After a quick scan of her profile I felt like she was legit and hastily slid into her DMs and asked if the tickets were still available. With lightening speed she replied instantly, saying she had three for sale and would be selling them for £30 each.
And what a bargain that was compared to the ridiculous resale prices I had seen elsewhere online and I was very easily convinced to buy these tickets. But I wasn’t a complete fool, oh no, and I asked the girl if she would send me proof of the tickets before I sent any money. This is where I should have been on high alert, checking every detail carefully and making sure that they were legitimate tickets.
However, in my excitement, I seemed to completely neglect the fact that the venue on the tickets read “Alexander Palace”, when I knew fully well the venue was actually called Alexandra Palace.
If this key fact wasn’t ringing alarm bells, when I asked if I could transfer the money using PayPal, she told me she couldn’t “seem to get into [her] account right now”, and if asked if I could send to her friend instead.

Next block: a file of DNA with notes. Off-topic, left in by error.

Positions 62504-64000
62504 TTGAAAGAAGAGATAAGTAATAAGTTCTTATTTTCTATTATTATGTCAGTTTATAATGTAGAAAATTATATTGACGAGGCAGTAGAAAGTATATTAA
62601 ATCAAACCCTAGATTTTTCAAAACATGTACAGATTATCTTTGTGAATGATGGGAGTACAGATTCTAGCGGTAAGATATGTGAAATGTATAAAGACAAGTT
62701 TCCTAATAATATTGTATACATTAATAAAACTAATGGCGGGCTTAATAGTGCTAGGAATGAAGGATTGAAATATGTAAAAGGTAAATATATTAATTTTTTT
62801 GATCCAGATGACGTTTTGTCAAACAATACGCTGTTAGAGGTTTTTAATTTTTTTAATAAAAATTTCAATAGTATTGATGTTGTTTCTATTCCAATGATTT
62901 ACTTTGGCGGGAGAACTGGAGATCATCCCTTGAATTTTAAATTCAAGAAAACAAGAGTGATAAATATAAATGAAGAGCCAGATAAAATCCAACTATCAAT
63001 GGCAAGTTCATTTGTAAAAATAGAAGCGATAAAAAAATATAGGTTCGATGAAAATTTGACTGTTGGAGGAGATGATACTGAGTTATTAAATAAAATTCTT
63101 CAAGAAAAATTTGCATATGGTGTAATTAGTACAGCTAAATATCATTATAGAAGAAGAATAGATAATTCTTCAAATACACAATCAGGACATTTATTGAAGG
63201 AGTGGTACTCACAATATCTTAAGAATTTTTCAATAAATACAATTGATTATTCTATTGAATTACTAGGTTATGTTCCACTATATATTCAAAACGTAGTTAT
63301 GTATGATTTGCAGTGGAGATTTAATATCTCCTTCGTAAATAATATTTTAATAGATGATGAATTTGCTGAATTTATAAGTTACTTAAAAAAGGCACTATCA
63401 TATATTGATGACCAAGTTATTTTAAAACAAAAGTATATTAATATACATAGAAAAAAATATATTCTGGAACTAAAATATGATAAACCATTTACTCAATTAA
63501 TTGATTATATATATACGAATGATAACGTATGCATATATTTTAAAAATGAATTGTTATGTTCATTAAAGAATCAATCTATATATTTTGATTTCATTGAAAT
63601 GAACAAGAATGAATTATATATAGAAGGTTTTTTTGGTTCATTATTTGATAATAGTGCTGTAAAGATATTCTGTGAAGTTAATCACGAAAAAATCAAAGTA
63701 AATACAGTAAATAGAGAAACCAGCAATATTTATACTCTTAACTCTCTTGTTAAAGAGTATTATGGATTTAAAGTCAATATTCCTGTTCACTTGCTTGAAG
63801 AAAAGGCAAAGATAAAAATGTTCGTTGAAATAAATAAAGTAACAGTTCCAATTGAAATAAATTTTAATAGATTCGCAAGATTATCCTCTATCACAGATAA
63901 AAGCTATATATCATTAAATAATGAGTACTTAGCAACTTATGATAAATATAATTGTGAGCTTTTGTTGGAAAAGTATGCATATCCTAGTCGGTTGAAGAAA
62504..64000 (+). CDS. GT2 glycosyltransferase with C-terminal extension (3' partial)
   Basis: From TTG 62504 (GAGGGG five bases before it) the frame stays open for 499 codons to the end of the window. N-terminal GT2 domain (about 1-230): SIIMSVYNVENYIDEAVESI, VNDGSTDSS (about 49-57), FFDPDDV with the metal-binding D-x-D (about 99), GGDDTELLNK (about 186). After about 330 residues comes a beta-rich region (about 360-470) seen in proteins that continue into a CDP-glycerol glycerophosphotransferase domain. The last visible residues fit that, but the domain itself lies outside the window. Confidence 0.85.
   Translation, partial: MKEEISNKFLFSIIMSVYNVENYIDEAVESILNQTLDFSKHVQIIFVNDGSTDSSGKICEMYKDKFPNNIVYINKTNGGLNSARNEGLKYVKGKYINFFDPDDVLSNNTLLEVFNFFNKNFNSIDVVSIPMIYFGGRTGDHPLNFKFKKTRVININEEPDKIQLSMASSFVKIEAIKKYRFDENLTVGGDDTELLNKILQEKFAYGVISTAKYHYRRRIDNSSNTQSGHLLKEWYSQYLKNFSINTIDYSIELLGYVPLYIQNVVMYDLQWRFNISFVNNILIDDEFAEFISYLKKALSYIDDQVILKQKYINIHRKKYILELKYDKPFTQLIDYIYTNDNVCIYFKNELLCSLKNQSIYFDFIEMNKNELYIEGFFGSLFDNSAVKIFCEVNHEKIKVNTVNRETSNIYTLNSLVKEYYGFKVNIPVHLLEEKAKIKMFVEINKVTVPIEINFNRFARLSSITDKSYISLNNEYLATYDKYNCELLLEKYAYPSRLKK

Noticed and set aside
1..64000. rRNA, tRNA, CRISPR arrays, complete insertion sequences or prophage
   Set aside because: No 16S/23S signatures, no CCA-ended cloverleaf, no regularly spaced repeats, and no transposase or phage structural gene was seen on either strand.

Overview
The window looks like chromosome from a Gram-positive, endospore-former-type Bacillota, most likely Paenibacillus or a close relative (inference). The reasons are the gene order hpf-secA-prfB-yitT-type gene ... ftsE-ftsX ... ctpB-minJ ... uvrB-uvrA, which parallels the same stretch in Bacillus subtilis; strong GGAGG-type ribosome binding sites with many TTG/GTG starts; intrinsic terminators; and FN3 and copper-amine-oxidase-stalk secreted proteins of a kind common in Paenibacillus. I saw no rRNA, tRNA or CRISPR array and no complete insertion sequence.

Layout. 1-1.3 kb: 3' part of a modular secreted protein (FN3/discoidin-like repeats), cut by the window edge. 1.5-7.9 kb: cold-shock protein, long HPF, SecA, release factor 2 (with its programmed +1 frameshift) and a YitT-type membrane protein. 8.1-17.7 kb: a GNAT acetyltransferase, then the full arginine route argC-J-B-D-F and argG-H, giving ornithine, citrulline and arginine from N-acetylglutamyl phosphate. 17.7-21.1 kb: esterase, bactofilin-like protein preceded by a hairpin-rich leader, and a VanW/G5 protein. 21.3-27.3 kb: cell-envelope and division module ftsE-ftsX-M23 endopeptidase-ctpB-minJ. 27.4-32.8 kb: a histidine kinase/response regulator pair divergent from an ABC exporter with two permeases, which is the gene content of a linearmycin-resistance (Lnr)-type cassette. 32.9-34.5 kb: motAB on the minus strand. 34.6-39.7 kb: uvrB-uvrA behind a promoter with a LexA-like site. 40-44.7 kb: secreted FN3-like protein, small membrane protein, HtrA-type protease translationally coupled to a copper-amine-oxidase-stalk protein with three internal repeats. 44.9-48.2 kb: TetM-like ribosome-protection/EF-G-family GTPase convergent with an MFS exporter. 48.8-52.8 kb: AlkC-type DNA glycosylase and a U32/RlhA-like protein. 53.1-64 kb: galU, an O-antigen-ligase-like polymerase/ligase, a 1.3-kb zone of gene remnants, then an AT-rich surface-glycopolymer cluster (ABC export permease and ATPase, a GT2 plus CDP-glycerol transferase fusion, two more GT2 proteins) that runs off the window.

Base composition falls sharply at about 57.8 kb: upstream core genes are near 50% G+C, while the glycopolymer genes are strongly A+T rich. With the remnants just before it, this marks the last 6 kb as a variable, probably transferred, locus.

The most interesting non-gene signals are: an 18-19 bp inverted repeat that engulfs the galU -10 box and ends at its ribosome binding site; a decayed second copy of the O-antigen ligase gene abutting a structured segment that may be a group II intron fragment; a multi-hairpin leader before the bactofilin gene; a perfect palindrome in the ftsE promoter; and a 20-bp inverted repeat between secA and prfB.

Naively, as if I had learnt nothing about internet safety and online scams, I obliged, and before I knew it I was £60 out of pocket and made to look a fool.
I found solace in the fact that I did manage to see Khruangbin live and in my home city nonetheless. And although I may be embarrassed by my own stupidity, I wanted to use my own personal experience to demonstrate how easy it is to get scammed online by fake ticket sellers, and how this is having a severe affect on the live music industry…
How Ticket Touting Affects Genuine Fans
Though fake or non-existent tickets are a growing issue in the music industry, ticket touters are also causing chaos.
If you’re not sure of what a ticket touter is, it’s someone who purchases several tickets for an event – which are difficult to get – for the purpose of selling them at a much higher price.
For example, have you ever sat online for hours, waiting behind tens of thousands of other people in a virtual queue for concert tickets, only to find that they’ve sold out when you finally make it through?
Well, the ticket touters are the ones who are instantly posting on Twitter that they have tickets available for purchase, which are conveniently 3x the original price of the tickets. Also, sites like Viagogo are inundated with tickets that cost an extortionate price, fleecing fans of their hard earned money.
The problem with these resale sites is that they’re not sold by genuine fans who can no longer attend the event, they’re put up by individuals purely driven by the desire to profit from their tickets.